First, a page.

Automakers Share Driving Data With Insurance Companies

Consumers have long been worried about privacy when it comes to data collection by automakers. It turns out they had a reason to be paranoid.

“LexisNexis, which generates consumer risk profiles for the insurers, knew about every trip General Motors drivers had taken in their cars, including when they sped, braked too hard or accelerated rapidly,” according to an in-depth report from The New York Times

LexisNexis is a New York-based global data broker with a “Risk Solutions” division that caters to the auto insurance industry and has traditionally kept tabs on car accidents and tickets. 



When one GM driver asked the company for the “consumer disclosure report” (which it is obligated to provide per the Fair Credit Reporting Act) he was stunned with the contents — more than 130 pages detailing each time he or his wife had driven the Chevrolet Bolt over the previous six months. 

“It included the dates of 640 trips, their start and end times, the distance driven and an accounting of any speeding, hard braking or sharp accelerations,” according to The New York Times. “The only thing it didn’t have is where they had driven the car.”

General Motors is not the only automaker sharing driving behavior. Kia, Subaru and Mitsubishi also contribute to the LexisNexis “Telematics Exchange,” a “portal for sharing consumer-approved connected car data with insurers.”

Driving habits aren't the only data that can be collected and shared by automakers.

“Last year, a report by Mozilla made headlines when it revealed a 17-page list of the different types of information that cars can collect from users through in-car technology and features,” according to The Street. “The list starts off normal but gets more disturbing toward the end when it is revealed that cars can collect information such as; facial geometric features, behavioral characteristics, biological characteristics, sex life or sexual orientation information, sexual activity, genetic data, religion or creed, philosophical beliefs, etc. What’s even more unsettling is that the data can be shared to third-parties other than data brokers such as advertisers, dealers and service providers for a profit.”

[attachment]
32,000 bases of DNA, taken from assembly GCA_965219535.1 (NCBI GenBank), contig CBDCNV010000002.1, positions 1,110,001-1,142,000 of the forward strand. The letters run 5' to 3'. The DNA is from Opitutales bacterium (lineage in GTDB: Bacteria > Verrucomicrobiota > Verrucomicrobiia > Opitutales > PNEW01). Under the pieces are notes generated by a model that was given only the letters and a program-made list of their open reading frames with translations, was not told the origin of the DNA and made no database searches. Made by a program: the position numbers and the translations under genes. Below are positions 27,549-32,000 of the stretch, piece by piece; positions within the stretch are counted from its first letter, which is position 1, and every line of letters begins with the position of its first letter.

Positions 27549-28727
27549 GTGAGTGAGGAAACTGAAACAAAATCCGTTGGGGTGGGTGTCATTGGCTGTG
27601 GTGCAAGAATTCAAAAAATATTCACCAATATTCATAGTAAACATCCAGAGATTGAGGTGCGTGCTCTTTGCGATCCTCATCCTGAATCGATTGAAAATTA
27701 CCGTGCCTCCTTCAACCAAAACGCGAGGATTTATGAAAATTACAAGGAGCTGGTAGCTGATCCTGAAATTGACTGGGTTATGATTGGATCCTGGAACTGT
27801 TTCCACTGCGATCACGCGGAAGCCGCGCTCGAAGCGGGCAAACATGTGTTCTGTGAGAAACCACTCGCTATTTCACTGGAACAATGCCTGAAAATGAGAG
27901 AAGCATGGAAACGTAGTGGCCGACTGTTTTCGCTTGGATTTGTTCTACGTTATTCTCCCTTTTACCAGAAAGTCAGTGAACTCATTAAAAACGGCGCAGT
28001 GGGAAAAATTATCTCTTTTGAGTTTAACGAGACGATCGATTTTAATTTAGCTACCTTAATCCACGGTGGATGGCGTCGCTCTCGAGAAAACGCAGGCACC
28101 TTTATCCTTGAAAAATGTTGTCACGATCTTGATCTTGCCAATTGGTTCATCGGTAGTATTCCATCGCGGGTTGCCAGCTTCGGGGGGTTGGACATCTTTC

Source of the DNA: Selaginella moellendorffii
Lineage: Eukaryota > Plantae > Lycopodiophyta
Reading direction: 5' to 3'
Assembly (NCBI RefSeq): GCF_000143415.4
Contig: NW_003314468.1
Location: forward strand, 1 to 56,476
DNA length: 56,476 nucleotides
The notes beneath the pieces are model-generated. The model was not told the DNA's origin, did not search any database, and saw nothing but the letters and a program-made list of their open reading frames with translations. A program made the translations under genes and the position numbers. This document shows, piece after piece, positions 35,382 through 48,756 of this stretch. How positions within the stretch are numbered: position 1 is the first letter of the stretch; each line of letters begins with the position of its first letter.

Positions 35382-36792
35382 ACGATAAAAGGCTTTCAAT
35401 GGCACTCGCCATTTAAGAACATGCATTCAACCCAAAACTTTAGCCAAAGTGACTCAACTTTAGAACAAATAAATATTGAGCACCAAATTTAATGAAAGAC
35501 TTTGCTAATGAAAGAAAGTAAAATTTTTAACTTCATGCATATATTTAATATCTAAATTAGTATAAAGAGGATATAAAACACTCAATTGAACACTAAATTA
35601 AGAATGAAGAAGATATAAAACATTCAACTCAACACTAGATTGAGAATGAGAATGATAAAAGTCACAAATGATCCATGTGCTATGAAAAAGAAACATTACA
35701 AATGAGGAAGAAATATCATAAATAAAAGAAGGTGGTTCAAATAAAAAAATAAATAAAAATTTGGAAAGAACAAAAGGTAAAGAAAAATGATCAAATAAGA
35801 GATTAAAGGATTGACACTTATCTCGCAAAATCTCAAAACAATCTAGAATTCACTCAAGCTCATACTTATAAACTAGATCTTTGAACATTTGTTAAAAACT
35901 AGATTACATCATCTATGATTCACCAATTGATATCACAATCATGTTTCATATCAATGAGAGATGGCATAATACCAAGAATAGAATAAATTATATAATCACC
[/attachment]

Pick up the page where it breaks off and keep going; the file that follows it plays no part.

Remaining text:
Quick-change oil facilities have also been selling mileage data to the insurance companies for years, according to

Ford Motor Co. has issued a statement saying it does not collect such data without customers opting in, according to Ford Authority

"Ford hasn’t sold or shared any connected vehicle data to LexisNexis (or Verisk),” the automaker said in its statement. “While Ford announced exploratory partnerships with them, we haven’t launched anything. It’s up to you whether to share vehicle data with your insurer if you decide to seek a usage-based insurance policy. To become enrolled, you must both opt-in with your own insurance company, and AGAIN through a separate consent screen on your vehicle’s interface.”

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